October 18, 2013: South Korea has agreed to speed up delivery of twelve jet fighters to the Philippines. The aircraft is the FA-50, which is the combat version of the South Korean designed and manufactured T-50 jet trainer. This aircraft was developed over the last decade, at a cost of over two billion dollars. The first test flight of the T-50 took place in 2002. The thirteen ton aircraft is actually a light fighter and can fly at supersonic speeds. With some added equipment (radars and fire control), the T-50 becomes the FA-50, a combat aircraft. The Philippines retired the last of its ancient F-5 jets in 2005, and now expects to get its first FA-50 by late 2014 and all the rest by 2015.

October 15, 2013: The Philippines upgraded its military ties with South Korea. The new agreement implements exchanges of military personnel for familiarization and training. This is also meant to exchange information about how each nations’ troops handle disaster relief and peacekeeping operations. Less publicized were the parts of the new agreement dealing with more detailed planning for cooperation against growing Chinese aggression in the sea areas between China and all its neighbors (particularly the Philippines, Japan, South Korea, Taiwan, and Vietnam). All of these Chinese neighbors are strengthening military alliances with each other and the United States, to better deal with the Chinese tactics of gradual but persistent pressure.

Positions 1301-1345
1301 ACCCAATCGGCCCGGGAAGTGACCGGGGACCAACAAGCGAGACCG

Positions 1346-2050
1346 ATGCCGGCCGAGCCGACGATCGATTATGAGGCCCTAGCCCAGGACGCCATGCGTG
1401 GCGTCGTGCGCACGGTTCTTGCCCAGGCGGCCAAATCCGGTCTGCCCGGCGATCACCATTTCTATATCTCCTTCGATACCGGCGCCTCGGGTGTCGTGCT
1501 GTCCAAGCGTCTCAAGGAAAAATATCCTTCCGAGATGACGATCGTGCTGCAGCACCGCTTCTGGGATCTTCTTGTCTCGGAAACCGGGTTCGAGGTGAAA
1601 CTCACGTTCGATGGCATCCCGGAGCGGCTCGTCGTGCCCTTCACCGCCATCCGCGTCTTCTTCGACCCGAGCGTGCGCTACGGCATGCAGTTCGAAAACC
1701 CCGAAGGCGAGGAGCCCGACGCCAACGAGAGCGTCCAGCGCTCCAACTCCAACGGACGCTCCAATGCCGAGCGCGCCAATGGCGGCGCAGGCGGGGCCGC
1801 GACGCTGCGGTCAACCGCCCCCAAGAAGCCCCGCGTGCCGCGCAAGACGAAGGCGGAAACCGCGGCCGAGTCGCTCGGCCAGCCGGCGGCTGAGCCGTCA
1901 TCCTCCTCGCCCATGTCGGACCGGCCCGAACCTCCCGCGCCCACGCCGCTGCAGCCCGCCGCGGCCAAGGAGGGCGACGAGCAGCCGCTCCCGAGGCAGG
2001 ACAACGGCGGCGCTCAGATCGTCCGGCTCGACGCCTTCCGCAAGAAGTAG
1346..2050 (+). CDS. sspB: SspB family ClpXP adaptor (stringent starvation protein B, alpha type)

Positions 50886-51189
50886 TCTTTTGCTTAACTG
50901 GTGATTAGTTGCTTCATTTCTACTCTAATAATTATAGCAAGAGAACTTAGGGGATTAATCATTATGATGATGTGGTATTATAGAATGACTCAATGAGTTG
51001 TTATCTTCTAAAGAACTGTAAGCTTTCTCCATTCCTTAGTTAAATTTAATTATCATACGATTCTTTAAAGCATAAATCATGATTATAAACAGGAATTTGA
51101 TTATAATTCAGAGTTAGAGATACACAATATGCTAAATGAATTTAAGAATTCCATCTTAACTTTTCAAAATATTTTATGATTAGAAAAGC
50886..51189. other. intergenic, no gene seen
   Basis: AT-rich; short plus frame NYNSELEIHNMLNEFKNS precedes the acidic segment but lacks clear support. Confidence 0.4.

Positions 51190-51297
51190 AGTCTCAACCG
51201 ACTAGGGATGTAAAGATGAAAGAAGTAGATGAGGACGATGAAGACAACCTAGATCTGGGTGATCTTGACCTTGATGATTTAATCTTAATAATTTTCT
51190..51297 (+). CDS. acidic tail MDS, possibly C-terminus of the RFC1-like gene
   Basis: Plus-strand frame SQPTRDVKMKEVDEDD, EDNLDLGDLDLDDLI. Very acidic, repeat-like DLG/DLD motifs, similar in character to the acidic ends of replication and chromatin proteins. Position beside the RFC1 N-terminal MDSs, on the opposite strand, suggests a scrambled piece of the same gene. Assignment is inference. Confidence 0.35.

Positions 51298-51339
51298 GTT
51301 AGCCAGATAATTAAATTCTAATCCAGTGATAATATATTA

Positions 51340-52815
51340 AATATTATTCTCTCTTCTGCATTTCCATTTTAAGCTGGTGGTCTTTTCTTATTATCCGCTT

October 10, 2013: Panama has revealed that the illegal Cuban weapons found on a North Korean cargo ship last July were not “scrap” but were fully operational. The two-hundred and fifty tons of Cuban SA-2 anti-aircraft missile systems and MiG-21 components (including over a dozen jet engines) were buried under a cargo of sugar trying to get through the Panama Canal. North Korea at first denied any knowledge of the weapons but eventually admitted that they were obtained from Cuba and not declared. Such weapons shipments are forbidden by international sanctions and were seized. Cuba tried to explain it away as a shipment of military surplus that was non-functional and basically scrap. Panama called in experts who concluded that the stuff was operational. Cuba was being paid over one-hundred million for these weapons and others already shipped. The North Korean ship and its thirty-five man crew is still being held in Panama because North Korea refuses to pay a million dollar fine to get them released.